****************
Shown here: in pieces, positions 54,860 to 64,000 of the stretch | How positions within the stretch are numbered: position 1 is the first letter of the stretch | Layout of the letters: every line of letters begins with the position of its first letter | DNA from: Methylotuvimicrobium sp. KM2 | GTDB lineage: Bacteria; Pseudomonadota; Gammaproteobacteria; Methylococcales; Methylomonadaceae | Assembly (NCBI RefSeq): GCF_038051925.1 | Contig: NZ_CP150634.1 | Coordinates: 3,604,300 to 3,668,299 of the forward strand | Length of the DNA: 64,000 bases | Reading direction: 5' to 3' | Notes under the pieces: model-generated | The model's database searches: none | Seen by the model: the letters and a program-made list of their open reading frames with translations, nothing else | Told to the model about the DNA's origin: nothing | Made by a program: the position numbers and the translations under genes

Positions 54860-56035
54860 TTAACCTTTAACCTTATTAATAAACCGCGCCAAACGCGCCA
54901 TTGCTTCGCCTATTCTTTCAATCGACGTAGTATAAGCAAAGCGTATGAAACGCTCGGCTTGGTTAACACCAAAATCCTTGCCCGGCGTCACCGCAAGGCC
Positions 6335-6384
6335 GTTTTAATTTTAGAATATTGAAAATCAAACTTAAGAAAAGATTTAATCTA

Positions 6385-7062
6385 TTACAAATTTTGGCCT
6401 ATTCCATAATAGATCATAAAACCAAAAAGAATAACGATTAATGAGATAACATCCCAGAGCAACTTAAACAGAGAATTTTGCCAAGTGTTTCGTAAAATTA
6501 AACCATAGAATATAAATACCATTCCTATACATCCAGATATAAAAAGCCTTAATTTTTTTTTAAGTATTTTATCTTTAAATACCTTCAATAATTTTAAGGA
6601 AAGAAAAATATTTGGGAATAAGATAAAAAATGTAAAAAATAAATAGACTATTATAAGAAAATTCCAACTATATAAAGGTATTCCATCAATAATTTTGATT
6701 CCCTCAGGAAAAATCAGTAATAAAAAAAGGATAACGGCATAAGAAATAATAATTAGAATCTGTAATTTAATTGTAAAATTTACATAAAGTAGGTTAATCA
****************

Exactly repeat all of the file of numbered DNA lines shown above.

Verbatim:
Shown here: in pieces, positions 54,860 to 64,000 of the stretch | How positions within the stretch are numbered: position 1 is the first letter of the stretch | Layout of the letters: every line of letters begins with the position of its first letter | DNA from: Methylotuvimicrobium sp. KM2 | GTDB lineage: Bacteria; Pseudomonadota; Gammaproteobacteria; Methylococcales; Methylomonadaceae | Assembly (NCBI RefSeq): GCF_038051925.1 | Contig: NZ_CP150634.1 | Coordinates: 3,604,300 to 3,668,299 of the forward strand | Length of the DNA: 64,000 bases | Reading direction: 5' to 3' | Notes under the pieces: model-generated | The model's database searches: none | Seen by the model: the letters and a program-made list of their open reading frames with translations, nothing else | Told to the model about the DNA's origin: nothing | Made by a program: the position numbers and the translations under genes

Positions 54860-56035
54860 TTAACCTTTAACCTTATTAATAAACCGCGCCAAACGCGCCA
54901 TTGCTTCGCCTATTCTTTCAATCGACGTAGTATAAGCAAAGCGTATGAAACGCTCGGCTTGGTTAACACCAAAATCCTTGCCCGGCGTCACCGCAAGGCC
Positions 6335-6384
6335 GTTTTAATTTTAGAATATTGAAAATCAAACTTAAGAAAAGATTTAATCTA

Positions 6385-7062
6385 TTACAAATTTTGGCCT
6401 ATTCCATAATAGATCATAAAACCAAAAAGAATAACGATTAATGAGATAACATCCCAGAGCAACTTAAACAGAGAATTTTGCCAAGTGTTTCGTAAAATTA
6501 AACCATAGAATATAAATACCATTCCTATACATCCAGATATAAAAAGCCTTAATTTTTTTTTAAGTATTTTATCTTTAAATACCTTCAATAATTTTAAGGA
6601 AAGAAAAATATTTGGGAATAAGATAAAAAATGTAAAAAATAAATAGACTATTATAAGAAAATTCCAACTATATAAAGGTATTCCATCAATAATTTTGATT
6701 CCCTCAGGAAAAATCAGTAATAAAAAAAGGATAACGGCATAAGAAATAATAATTAGAATCTGTAATTTAATTGTAAAATTTACATAAAGTAGGTTAATCA